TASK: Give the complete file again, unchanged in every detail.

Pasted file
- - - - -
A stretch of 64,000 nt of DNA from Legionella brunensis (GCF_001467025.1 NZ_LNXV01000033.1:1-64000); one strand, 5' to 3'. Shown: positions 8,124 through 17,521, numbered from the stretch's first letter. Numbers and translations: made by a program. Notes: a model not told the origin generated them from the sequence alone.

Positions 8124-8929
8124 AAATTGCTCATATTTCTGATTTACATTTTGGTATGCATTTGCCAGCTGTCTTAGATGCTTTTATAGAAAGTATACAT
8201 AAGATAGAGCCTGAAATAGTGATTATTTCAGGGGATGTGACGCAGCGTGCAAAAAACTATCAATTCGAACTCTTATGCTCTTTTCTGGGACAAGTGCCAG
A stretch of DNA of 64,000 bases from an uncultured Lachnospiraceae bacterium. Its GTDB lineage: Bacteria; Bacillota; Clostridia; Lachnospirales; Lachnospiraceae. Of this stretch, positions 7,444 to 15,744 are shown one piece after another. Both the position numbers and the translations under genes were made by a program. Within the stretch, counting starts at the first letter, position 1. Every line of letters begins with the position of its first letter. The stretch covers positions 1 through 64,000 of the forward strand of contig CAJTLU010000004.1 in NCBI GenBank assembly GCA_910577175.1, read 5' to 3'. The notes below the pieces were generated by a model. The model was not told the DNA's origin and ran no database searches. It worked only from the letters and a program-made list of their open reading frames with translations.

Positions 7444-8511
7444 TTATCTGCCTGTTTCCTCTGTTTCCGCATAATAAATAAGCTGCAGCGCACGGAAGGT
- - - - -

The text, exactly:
A stretch of 64,000 nt of DNA from Legionella brunensis (GCF_001467025.1 NZ_LNXV01000033.1:1-64000); one strand, 5' to 3'. Shown: positions 8,124 through 17,521, numbered from the stretch's first letter. Numbers and translations: made by a program. Notes: a model not told the origin generated them from the sequence alone.

Positions 8124-8929
8124 AAATTGCTCATATTTCTGATTTACATTTTGGTATGCATTTGCCAGCTGTCTTAGATGCTTTTATAGAAAGTATACAT
8201 AAGATAGAGCCTGAAATAGTGATTATTTCAGGGGATGTGACGCAGCGTGCAAAAAACTATCAATTCGAACTCTTATGCTCTTTTCTGGGACAAGTGCCAG
A stretch of DNA of 64,000 bases from an uncultured Lachnospiraceae bacterium. Its GTDB lineage: Bacteria; Bacillota; Clostridia; Lachnospirales; Lachnospiraceae. Of this stretch, positions 7,444 to 15,744 are shown one piece after another. Both the position numbers and the translations under genes were made by a program. Within the stretch, counting starts at the first letter, position 1. Every line of letters begins with the position of its first letter. The stretch covers positions 1 through 64,000 of the forward strand of contig CAJTLU010000004.1 in NCBI GenBank assembly GCA_910577175.1, read 5' to 3'. The notes below the pieces were generated by a model. The model was not told the DNA's origin and ran no database searches. It worked only from the letters and a program-made list of their open reading frames with translations.

Positions 7444-8511
7444 TTATCTGCCTGTTTCCTCTGTTTCCGCATAATAAATAAGCTGCAGCGCACGGAAGGT